As the only nation to have suffered mass casualties from a nuclear bomb, Japan has been understandably nervous about Kim Jong-un’s missile tests. Sales of domestic nuclear bunkers and gas masks have soared and nationally aired TV ads with a chilling ‘Protect and Survive’ flavour urge residents to hunker behind washing machines in basements and stay away from windows. This is one reason why Shinzo Abe, Japan’s long-standing Prime Minister, felt confident enough to surprise the world this week and call a snap election.
In the light of Theresa May’s recent disaster, it seemed to many like a rash move. Here, on the face of it, is a Prime Minister in a very similar position to the one May held in June: seeking to consolidate support at a moment when the opposition is in disarray, predictions of a landslide… But Abe is bullish. If he doesn’t win an outright majority, he says, he will resign. And there are reasons to think he is a far safer bet than May ever was.
There’s the fact that he’s about as seasoned a politician as it is possible to imagine. He has already had three terms as the Liberal Democratic Party (LDP) prime minister (there is no limit on the number of terms a Japanese prime minister may hold), and as his people know, he really is the man to face down any threat from crazy Kim Jong-un.
Abe is known as a tough operator over North Korea. He is admired in Japan for getting one over on Kim Jong-il in 2002, when he helped negotiate a deal for Japanese abductees in North Korea to visit Japan — though once in Japan the abductees refused to go back. Abe says that ‘talk for talk’s sake’ between Japan, the US and North Korea has achieved nothing. He now wants to take a different tack and bolster Japan’s ability to take a more active war-fighting stance, currently restricted under the post-war pacifist constitution. In April this year he even raised the spectre of sarin-tipped North Korean missiles, evoking one of Japan’s most painful memories, the Tokyo sarin gas attacks of 1995.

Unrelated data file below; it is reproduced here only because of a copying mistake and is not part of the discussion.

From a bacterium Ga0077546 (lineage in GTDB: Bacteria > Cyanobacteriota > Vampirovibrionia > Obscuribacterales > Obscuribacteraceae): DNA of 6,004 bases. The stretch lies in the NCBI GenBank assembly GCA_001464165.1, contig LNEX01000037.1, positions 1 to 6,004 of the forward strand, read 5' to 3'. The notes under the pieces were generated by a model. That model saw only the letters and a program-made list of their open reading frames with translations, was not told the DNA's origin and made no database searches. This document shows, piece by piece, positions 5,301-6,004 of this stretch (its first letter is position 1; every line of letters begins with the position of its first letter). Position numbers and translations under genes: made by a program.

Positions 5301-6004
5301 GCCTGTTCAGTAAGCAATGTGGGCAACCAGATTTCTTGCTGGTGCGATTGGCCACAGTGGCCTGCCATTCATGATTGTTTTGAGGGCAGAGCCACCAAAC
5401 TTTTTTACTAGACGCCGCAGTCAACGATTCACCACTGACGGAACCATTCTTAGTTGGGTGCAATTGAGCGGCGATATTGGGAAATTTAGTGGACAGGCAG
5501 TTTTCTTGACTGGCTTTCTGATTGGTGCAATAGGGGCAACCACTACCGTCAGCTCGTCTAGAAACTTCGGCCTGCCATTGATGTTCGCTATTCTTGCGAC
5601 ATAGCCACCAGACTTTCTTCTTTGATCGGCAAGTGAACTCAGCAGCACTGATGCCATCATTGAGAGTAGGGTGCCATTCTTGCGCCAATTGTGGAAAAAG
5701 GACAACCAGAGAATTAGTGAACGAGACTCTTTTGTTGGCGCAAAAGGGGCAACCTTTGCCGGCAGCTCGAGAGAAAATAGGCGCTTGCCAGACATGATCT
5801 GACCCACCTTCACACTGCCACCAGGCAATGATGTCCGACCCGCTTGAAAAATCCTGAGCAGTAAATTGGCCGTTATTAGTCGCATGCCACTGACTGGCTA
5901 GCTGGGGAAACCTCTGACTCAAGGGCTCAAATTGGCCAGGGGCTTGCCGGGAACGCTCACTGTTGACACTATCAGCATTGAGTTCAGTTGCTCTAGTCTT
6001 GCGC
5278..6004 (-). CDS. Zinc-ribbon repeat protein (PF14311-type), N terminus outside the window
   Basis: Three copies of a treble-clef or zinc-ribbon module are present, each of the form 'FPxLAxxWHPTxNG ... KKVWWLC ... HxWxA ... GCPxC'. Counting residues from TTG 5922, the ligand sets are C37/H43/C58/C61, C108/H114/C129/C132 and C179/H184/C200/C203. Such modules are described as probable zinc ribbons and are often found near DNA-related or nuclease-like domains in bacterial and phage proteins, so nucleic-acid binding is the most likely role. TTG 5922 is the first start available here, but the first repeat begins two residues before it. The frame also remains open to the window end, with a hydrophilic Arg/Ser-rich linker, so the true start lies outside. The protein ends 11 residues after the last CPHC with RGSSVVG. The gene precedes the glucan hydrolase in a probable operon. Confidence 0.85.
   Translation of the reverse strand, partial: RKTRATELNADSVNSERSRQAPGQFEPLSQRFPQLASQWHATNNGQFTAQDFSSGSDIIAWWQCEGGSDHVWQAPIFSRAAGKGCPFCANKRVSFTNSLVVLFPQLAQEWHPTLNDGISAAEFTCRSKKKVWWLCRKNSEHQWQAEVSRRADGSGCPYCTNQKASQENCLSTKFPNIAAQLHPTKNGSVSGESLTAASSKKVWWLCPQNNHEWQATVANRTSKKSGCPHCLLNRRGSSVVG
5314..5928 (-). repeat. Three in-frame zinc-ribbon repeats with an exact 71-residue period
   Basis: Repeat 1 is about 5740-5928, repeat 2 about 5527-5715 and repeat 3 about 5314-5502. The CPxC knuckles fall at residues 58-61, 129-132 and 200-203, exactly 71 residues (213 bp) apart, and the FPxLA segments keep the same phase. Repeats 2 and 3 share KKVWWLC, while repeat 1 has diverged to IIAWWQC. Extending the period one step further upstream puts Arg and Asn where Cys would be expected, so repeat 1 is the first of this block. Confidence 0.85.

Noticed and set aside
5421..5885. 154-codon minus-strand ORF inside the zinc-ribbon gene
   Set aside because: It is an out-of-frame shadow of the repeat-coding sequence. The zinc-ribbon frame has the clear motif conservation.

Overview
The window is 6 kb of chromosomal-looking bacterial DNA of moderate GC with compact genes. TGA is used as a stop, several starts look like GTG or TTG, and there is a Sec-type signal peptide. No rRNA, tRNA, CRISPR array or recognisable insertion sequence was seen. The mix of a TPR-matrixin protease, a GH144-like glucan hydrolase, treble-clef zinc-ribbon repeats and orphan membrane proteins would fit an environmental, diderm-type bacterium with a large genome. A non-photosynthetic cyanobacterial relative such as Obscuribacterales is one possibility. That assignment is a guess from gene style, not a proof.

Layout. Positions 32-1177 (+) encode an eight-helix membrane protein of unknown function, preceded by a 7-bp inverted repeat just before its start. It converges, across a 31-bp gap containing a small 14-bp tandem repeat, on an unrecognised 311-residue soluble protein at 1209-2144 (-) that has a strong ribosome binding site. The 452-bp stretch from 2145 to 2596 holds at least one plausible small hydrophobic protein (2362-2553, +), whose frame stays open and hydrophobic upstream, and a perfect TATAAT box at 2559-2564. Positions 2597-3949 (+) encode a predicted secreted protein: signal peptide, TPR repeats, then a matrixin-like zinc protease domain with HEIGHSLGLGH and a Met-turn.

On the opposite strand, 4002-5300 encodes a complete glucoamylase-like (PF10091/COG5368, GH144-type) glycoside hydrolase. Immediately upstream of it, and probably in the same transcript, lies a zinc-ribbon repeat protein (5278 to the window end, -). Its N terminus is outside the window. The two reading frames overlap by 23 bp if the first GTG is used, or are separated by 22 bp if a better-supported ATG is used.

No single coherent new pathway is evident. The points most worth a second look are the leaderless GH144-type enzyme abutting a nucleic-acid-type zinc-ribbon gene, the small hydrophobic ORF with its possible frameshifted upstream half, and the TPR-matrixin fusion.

All this tough talk has led critics to claim that he is exploiting public fears for political gain — and they have a point. But those fears could be well-founded.
The same is true in the economic sphere. Abe promises a turbocharging of so-called ‘Abenomics’. Tax increases are planned for 2019 to pay off the national debt, but in a new twist Abe has promised that around 40 per cent of the amount raised (¥2 trillion out of a total of ¥5 trillion) will be ring-fenced to pay for ‘the challenge of breaking the greatest wall — a declining birthrate and an ageing population’.
If this sounds pedestrian, it isn’t. Again, it taps into Japanese fears that the nation’s demography is out of control, that women are not having enough children and soon there will be no one to push everyone else’s wheelchairs. Again, the people have a point.
But there’s another reason that Abe might think it important to press home his advantage, and that reason is Abe’s Jeremy Corbyn, Yuriko Koike, the first-ever female governor of Tokyo. Koike is an almost equally seasoned politician. She’s been environment minister and Japan’s first female minister of defence under Abe, but left the LDP in May this year. Last week she founded the ‘Hope Party’ (Kibou no Tou), an attempt to appeal to Japanese voters who are tired of politics-as-usual and Japan’s old male-dominated society and want something unconventional.
Koike is almost professionally unconventional. When she was a young girl, so her story goes, her father told her: ‘It’s shameful to do what everybody does.’ So she studied at the American University in Cairo, then used her Arabic to get into TV, where she made her mark as a news commentator taking on the male host. Because she takes on the old guard, Koike has a great following of young Japanese who attend her rallies waving broccoli in honour of her green credentials. One of her stranger pitches to the young when running for governor was to promise that the whole of Tokyo would be turned into an ‘anime-land’.
‘I am raising my flag for real,’ Ms Koike said at a press conference this week. ‘Japan is facing a difficult time considering the situation in North Korea. Economically, the world is making a big move while Japan’s presence is gradually declining. Can we continue letting the establishment handle politics?’
There’s no doubt that Koike’s appeal played a part in Abe’s decision. Even she might find it hard to work up enough anti-establishment feeling to snatch victory from Abe in just three weeks, though stranger things have happened.
The election is perhaps also timed to allow Abe to ride out his own version of the Whitewater scandal, involving the allegedly corrupt sale of building land. Calling the election now will necessitate the immediate dissolution of the lower house in preparation for elections on 22 October, which in turn means that his opponents will be unable to ask any more inconvenient questions in the Diet.
Abe may feel that he will never be more popular than he is now. But the danger in his situation is pointed out by Aiji Tanaka, Professor of Political Science at Waseda University: ‘The situation looks so in favour of the LDP that some of its casual supporters may skip the voting because they think the LDP will win anyway, regardless of whether they go to vote,’ he says. If Abe then does badly, ‘this could fuel calls within the party for his replacement’.
To the British voter, this might sound spookily familiar.
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